Teenage Use of Portable Listening Devices: A Hazard to Hearing?

University of Colorado, Boulder, CO, USA.
Journal of the American Academy of Audiology (Impact Factor: 1.59). 11/2011; 22(10):663-77. DOI: 10.3766/jaaa.22.10.5
Source: PubMed

ABSTRACT Recently, a number of popular media articles have raised some concern that portable listening devices (PLDs) may be increasing the risk for music-induced hearing loss (MIHL). However, literature regarding adolescents' listening behavior and how their attitudes and beliefs relate to behavior is currently limited.
The purposes of this study were (1) to investigate the relationship between volume control settings and output levels of PLDs, (2) to examine how adolescents' listening behavior changes as a function of background noise and noise isolation, (3) to investigate the relationship between self-reported listening levels and laboratory-measured listening levels, and (4) to evaluate the validity of the Listening Habits Questionnaire as a research tool for evaluating how attitudes and beliefs relate to PLD use behavior.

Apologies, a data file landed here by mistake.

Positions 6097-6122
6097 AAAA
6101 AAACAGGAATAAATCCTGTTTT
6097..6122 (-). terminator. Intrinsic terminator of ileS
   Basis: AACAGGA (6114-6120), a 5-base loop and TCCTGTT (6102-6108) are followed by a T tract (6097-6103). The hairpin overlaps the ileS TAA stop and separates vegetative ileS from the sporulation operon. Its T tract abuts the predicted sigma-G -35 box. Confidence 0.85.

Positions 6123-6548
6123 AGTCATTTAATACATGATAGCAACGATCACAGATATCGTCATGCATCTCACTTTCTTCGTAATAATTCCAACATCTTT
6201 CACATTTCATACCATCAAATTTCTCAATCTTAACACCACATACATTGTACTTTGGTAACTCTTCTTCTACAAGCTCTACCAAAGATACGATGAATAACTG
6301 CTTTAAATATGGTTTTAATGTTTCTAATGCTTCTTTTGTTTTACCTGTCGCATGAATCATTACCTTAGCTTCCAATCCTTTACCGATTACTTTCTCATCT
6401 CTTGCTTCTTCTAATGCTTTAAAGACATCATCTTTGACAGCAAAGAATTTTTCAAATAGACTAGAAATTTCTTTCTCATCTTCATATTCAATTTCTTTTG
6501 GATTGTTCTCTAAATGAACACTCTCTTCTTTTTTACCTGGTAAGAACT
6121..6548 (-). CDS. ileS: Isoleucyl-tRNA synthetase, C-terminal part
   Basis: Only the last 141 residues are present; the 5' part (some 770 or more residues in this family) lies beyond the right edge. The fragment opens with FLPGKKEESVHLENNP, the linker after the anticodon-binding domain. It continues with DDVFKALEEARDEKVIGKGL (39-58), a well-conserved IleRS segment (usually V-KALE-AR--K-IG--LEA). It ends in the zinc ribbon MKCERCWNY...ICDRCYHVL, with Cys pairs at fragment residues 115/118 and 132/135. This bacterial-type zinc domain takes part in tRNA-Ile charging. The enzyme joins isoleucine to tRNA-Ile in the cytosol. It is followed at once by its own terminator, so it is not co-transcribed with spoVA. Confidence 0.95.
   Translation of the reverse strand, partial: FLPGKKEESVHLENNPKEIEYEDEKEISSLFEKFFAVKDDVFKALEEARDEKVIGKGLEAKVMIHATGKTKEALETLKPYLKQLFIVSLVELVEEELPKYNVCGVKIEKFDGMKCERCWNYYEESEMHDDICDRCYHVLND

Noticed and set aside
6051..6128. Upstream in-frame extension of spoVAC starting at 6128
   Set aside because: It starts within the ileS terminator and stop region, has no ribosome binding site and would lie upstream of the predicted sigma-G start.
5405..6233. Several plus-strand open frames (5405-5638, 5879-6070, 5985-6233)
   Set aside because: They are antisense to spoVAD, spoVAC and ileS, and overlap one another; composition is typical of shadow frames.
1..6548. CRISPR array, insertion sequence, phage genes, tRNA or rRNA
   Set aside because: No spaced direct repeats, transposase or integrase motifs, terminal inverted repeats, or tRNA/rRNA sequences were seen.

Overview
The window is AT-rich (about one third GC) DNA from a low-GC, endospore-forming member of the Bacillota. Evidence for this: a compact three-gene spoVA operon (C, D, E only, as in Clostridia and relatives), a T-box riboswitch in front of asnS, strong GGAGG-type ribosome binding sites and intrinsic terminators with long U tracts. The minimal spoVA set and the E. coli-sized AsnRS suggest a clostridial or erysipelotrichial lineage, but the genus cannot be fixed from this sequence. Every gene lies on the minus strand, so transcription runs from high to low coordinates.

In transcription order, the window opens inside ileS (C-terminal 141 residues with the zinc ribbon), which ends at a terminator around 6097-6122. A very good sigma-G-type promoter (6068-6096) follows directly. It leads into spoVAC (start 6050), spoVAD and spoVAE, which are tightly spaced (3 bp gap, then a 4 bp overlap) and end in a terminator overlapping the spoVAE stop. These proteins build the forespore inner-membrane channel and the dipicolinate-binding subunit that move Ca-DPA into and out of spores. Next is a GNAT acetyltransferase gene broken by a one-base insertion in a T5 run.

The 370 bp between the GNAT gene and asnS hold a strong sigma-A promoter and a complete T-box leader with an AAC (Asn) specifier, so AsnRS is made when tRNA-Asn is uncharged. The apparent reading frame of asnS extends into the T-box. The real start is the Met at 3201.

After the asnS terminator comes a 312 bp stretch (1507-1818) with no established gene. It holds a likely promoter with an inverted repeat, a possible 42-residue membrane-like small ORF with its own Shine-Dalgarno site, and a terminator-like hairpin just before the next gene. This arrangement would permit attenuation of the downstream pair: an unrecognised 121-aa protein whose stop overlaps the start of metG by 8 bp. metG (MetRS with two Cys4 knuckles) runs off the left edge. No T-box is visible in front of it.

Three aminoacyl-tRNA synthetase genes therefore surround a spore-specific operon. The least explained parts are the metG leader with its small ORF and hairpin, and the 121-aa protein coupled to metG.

A descriptive study. Experiment 1 evaluated the output levels of a set of PLDs, and Experiment 2 characterized the listening behavior and attitudes toward PLD use of a group of adolescents.
Twenty-nine adolescents aged 13-17 yr, with normal hearing, participated in Experiment 2.
Experiment 1 evaluated the output levels of a set of PLDs with stock and accessory earphones using an acoustic manikin. Experiment 2 included survey measures of listening behavior and attitudes as well as output levels measured using a probe microphone.
The output levels of PLDs are capable of reaching levels that could increase the risk for MIHL, and 14% of teenagers in this study reported behavior that puts them at increased risk for hearing loss. However, measured listening levels in the laboratory settings did not correlate well with self-reported typical listening levels. Further, the Listening Habits Questionnaire described in this study may provide a useful research tool for examining the relationship between attitudes and beliefs and listening behavior.


Available from: Cory D. F. Portnuff, Jun 02, 2015
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